An Internal Revenue Service life actuary has expressed concerns about efforts to replace the current formula-based reserving system.

The IRS actuary, Allen Booth of Brookfield, Wis., participated in a recent teleconference on principles-based reserving sponsored by the Affordable Life Insurance Alliance, Washington.

Advocates of principles-based reserving want insurers, regulators and actuaries to focus more on general principles and modern statistical modeling techniques, and less on use of static formulas, when creating and analyzing life company reserves.

Booth said the conversation about principles-based reserving tax issues that he heard during the teleconference sounded like “wordsmithing.”

“There are extreme differences [between] where we are and where we need to be,” Booth said.

“There are all kinds of word nuances that would be appropriate under principles-based reserving,” but a question to address is whether the new reserving system is “closer to economic reserves or farther away,” Booth said.

The current system has worked well, as evidenced by the fact that there have been no major insolvencies in 15 years, Booth said.

Booth did not say that principles-based reserving would not work or that related tax issues could not be resolved, but he said care is needed to put a system in effect that can work both today and in 15 years.

Also during the call, tax experts from Davis & Harman L.L.P., Washington, a law firm, said they think principles-based reserving can work within the current tax system.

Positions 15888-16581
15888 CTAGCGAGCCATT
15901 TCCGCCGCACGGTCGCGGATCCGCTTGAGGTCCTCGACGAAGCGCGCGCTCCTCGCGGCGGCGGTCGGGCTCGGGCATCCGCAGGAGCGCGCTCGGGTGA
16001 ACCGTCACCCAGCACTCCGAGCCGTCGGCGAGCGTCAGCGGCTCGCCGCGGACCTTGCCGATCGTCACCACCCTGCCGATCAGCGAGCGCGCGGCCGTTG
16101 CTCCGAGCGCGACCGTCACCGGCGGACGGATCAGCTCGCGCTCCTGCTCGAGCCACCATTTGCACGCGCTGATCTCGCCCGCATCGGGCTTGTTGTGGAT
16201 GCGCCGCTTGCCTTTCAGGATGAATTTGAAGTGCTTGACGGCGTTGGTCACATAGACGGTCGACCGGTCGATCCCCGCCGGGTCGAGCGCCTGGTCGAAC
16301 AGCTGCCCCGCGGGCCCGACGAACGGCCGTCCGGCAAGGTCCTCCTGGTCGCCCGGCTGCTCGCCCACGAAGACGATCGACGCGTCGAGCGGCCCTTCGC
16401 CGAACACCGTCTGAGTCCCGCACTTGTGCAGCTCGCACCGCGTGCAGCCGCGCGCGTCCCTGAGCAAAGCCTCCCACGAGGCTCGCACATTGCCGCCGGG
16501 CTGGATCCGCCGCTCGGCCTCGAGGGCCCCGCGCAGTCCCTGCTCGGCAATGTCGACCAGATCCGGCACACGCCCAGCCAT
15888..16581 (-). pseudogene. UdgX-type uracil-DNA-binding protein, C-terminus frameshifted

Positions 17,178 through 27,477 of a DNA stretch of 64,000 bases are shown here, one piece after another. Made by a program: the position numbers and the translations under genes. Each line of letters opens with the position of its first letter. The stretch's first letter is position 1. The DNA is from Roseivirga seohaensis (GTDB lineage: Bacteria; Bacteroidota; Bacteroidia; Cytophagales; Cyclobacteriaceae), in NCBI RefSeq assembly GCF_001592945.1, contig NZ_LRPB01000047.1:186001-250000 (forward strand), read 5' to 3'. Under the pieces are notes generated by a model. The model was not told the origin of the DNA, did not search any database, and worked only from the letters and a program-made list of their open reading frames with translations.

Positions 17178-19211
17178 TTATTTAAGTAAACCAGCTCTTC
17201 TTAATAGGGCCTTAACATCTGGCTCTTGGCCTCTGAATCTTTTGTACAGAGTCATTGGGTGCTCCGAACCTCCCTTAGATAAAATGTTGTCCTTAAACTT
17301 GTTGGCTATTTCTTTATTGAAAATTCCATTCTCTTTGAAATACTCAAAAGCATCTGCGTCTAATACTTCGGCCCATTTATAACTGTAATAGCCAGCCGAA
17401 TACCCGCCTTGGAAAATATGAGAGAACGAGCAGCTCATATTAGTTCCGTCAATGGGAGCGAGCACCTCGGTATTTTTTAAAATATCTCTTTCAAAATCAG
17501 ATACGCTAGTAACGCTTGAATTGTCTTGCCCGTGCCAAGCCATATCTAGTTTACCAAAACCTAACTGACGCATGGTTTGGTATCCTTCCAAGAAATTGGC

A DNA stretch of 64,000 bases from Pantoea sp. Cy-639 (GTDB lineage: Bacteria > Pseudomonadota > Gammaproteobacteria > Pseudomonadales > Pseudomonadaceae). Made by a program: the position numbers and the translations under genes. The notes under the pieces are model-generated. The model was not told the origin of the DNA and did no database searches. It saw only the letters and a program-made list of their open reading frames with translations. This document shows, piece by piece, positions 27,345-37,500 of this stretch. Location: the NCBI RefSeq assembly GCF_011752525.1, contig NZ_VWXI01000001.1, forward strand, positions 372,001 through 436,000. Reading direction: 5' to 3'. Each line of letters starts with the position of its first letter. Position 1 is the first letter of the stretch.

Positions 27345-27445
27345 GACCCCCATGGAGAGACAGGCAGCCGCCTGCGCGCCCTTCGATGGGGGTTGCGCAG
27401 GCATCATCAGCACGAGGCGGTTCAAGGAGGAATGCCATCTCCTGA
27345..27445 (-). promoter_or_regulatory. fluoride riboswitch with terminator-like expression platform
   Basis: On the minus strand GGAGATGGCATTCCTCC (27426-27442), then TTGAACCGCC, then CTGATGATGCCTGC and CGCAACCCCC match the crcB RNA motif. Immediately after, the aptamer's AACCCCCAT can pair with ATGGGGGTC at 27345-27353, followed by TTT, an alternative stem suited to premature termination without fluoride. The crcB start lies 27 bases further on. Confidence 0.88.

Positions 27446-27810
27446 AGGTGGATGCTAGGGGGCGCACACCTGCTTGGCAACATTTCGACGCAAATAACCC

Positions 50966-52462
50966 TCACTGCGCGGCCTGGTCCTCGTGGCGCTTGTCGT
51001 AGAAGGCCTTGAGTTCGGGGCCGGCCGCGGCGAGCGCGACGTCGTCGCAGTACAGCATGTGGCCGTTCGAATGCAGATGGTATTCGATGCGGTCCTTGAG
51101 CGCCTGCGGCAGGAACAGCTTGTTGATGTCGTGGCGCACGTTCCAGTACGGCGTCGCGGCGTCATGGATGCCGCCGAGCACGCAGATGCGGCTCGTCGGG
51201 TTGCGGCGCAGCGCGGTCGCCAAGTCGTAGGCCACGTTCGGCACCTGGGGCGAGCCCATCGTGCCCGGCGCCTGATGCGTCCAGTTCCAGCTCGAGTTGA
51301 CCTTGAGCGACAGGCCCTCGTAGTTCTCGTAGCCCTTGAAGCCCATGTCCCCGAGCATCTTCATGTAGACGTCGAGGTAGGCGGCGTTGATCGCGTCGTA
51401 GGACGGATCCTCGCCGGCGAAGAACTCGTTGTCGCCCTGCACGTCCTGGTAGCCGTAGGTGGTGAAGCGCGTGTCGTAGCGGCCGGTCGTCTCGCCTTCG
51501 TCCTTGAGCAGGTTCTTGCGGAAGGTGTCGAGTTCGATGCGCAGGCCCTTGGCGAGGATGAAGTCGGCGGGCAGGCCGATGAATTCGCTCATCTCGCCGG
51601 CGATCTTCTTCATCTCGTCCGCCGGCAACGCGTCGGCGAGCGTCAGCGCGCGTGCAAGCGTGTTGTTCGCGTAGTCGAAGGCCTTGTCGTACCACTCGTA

Section 807(d) of the Internal Revenue Code, a section that regulates efforts to set the interest rates used to value life insurance and annuity products, is an example of a section that is flexible enough to accommodate principles-based reserving, according to John Adney, a partner at Davis & Harman.

In related news, participants in an earlier principles-based reserving teleconference sponsored by the American Academy of Actuaries, Washington, talked about the status of principles-based reserving projects.

The valuation manual team at the AAA should have a “substantively complete” version ready in September, in time for the fall meeting of the National Association of Insurance Commissioners, Kansas City, Mo., according to Mike Boerner, a Texas regulator and chair of the team.

The manual is important, because some states might adopt an NAIC principles-based valuation model, then allow for easy updates by simply requiring use of the NAIC’s most recent manual.

Even in states that would have to go through a rule-making process to incorporate manual updates in their regulations, regulators could simply propose one rule calling for adoption of the updated NAIC manual, rather than proposing separate amendments to implement each NAIC-recommended change in valuation rules, regulators said.

Dave Neve, who is chairing the AAA’s life reserve working group, said his group could come up with approaches for handling technical points, such as assumption margins and refinements in the credibility weighting process for mortality, by the end of the year.